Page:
West Tisbury School in home stretch on summer renovation project

West Tisbury School's exterior renovations are a work in progress.
Photo by Janet Hefler

West Tisbury School's exterior renovations are a work in progress.

Glistening new windows and light-colored shingles are evidence of a fast-paced $1.55 million exterior renovation project in progress at West Tisbury School this summer. Despite the presence of a safety fence and exterior work yet to be done, school officials are optimistic that the general contractor, Builders Systems Inc. (BSI) of Sandwich, will wrap up the project on time and within budget.

BSI is under a tight contract schedule to complete interior work by September 6, except for some punch-list items, before school starts on September 8. Exterior work can continue until October 6 during non-school hours, according to school business administrator Amy Tierney.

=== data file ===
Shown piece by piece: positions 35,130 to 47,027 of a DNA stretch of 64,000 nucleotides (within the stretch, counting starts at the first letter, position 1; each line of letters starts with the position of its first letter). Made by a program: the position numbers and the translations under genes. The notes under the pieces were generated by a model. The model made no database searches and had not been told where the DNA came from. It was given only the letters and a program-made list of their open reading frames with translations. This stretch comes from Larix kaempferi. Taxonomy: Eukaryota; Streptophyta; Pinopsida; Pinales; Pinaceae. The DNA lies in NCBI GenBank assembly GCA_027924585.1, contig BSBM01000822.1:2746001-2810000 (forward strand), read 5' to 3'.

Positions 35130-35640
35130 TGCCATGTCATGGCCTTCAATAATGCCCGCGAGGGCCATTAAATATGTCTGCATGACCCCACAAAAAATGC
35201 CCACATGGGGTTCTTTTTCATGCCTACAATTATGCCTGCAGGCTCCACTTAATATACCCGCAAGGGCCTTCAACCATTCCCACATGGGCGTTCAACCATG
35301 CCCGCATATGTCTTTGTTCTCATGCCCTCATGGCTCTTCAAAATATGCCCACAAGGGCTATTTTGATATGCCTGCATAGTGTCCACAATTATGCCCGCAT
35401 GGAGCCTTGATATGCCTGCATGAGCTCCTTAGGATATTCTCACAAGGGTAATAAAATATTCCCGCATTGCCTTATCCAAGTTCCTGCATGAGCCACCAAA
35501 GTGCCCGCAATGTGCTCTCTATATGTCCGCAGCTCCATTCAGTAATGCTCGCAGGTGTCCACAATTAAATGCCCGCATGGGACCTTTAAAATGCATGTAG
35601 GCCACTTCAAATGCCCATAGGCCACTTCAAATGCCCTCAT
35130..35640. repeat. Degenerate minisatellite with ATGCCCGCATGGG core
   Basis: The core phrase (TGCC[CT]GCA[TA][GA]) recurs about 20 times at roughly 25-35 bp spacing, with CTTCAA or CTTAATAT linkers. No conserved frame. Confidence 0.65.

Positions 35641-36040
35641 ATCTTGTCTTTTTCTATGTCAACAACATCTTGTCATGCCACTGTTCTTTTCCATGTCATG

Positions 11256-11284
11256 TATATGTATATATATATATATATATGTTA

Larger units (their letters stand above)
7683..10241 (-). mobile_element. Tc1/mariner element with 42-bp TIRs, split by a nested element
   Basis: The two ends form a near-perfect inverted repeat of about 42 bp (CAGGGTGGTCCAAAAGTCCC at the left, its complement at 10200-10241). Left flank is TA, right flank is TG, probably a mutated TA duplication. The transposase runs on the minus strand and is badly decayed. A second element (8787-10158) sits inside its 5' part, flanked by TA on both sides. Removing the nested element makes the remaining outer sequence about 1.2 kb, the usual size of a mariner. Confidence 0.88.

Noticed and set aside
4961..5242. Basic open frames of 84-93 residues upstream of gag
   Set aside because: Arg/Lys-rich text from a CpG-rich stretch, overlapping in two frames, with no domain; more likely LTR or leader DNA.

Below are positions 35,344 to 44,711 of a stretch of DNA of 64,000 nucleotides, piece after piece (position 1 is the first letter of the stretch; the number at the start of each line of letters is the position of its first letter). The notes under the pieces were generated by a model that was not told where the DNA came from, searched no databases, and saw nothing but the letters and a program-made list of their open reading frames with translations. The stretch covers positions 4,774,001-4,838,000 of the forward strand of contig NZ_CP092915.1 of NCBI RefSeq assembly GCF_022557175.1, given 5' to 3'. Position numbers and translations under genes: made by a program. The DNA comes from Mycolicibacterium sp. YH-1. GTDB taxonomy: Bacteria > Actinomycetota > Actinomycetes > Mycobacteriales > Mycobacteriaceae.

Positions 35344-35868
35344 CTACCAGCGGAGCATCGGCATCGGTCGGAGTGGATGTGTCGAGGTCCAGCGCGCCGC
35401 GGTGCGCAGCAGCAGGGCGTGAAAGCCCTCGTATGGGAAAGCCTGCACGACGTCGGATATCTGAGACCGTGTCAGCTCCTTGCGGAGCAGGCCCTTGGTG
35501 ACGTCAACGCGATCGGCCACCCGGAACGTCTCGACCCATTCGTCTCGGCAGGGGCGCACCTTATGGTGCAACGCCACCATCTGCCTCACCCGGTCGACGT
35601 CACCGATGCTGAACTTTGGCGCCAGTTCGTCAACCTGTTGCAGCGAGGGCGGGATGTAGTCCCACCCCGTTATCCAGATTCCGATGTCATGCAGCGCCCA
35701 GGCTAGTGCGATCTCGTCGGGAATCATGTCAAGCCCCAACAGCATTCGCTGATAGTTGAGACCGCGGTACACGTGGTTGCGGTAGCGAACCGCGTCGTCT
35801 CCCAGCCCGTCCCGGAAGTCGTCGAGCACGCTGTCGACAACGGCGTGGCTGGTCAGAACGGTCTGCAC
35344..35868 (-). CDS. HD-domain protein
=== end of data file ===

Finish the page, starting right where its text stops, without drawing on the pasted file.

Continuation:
“Builders Systems Inc. has been efficient in their scheduling and work has progressed according to the schedule (of only 71 days),” Ms. Tierney wrote in an email dated August 19 in response to questions from The Times. “With less than three weeks left everything looks a bit chaotic, but we have been assured it will all be finished.”

BSI got a jump on the project by staging construction materials at the school before summer vacation started. On June 21, the last day of school, a deconstruction team hired by BSI began to pull shingles off the building, take out windows and doors, and strip shingles from the roof.

Over the summer 117 of the school’s 133 windows were replaced and new trim installed inside and out. Windows that previously could not be reached were either removed altogether or replaced with an electronic switch that will open and close them, Ms. Tierney said.

Portions of the roof were redone, and many soffits repaired and vented. All new gutters and downspouts will be installed. Exterior cedar shingles were replaced, along with other woodwork, Ms. Tierney said. Some structural deficiencies in an outer wall of the cafeteria also were corrected.